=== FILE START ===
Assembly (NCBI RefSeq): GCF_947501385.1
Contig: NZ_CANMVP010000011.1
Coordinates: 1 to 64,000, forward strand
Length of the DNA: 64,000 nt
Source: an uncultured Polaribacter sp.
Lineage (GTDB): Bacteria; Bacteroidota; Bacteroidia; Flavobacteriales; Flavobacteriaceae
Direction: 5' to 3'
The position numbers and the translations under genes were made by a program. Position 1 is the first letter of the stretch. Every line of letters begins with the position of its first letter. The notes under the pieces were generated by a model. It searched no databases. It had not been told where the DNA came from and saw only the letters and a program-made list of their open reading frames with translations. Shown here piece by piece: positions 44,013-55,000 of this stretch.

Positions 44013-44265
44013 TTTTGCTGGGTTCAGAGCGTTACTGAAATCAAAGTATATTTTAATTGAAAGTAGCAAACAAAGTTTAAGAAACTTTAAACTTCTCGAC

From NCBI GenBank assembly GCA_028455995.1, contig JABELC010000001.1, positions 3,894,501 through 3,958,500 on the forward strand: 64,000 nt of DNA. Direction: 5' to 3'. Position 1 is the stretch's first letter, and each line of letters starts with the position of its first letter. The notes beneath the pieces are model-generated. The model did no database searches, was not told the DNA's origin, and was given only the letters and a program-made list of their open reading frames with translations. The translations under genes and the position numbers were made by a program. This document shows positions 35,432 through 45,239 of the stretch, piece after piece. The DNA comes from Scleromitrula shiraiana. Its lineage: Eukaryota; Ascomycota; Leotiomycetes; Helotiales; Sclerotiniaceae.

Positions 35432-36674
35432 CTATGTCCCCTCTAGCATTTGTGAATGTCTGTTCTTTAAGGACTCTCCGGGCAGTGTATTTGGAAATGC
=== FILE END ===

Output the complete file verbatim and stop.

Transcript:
Assembly (NCBI RefSeq): GCF_947501385.1
Contig: NZ_CANMVP010000011.1
Coordinates: 1 to 64,000, forward strand
Length of the DNA: 64,000 nt
Source: an uncultured Polaribacter sp.
Lineage (GTDB): Bacteria; Bacteroidota; Bacteroidia; Flavobacteriales; Flavobacteriaceae
Direction: 5' to 3'
The position numbers and the translations under genes were made by a program. Position 1 is the first letter of the stretch. Every line of letters begins with the position of its first letter. The notes under the pieces were generated by a model. It searched no databases. It had not been told where the DNA came from and saw only the letters and a program-made list of their open reading frames with translations. Shown here piece by piece: positions 44,013-55,000 of this stretch.

Positions 44013-44265
44013 TTTTGCTGGGTTCAGAGCGTTACTGAAATCAAAGTATATTTTAATTGAAAGTAGCAAACAAAGTTTAAGAAACTTTAAACTTCTCGAC

From NCBI GenBank assembly GCA_028455995.1, contig JABELC010000001.1, positions 3,894,501 through 3,958,500 on the forward strand: 64,000 nt of DNA. Direction: 5' to 3'. Position 1 is the stretch's first letter, and each line of letters starts with the position of its first letter. The notes beneath the pieces are model-generated. The model did no database searches, was not told the DNA's origin, and was given only the letters and a program-made list of their open reading frames with translations. The translations under genes and the position numbers were made by a program. This document shows positions 35,432 through 45,239 of the stretch, piece after piece. The DNA comes from Scleromitrula shiraiana. Its lineage: Eukaryota; Ascomycota; Leotiomycetes; Helotiales; Sclerotiniaceae.

Positions 35432-36674
35432 CTATGTCCCCTCTAGCATTTGTGAATGTCTGTTCTTTAAGGACTCTCCGGGCAGTGTATTTGGAAATGC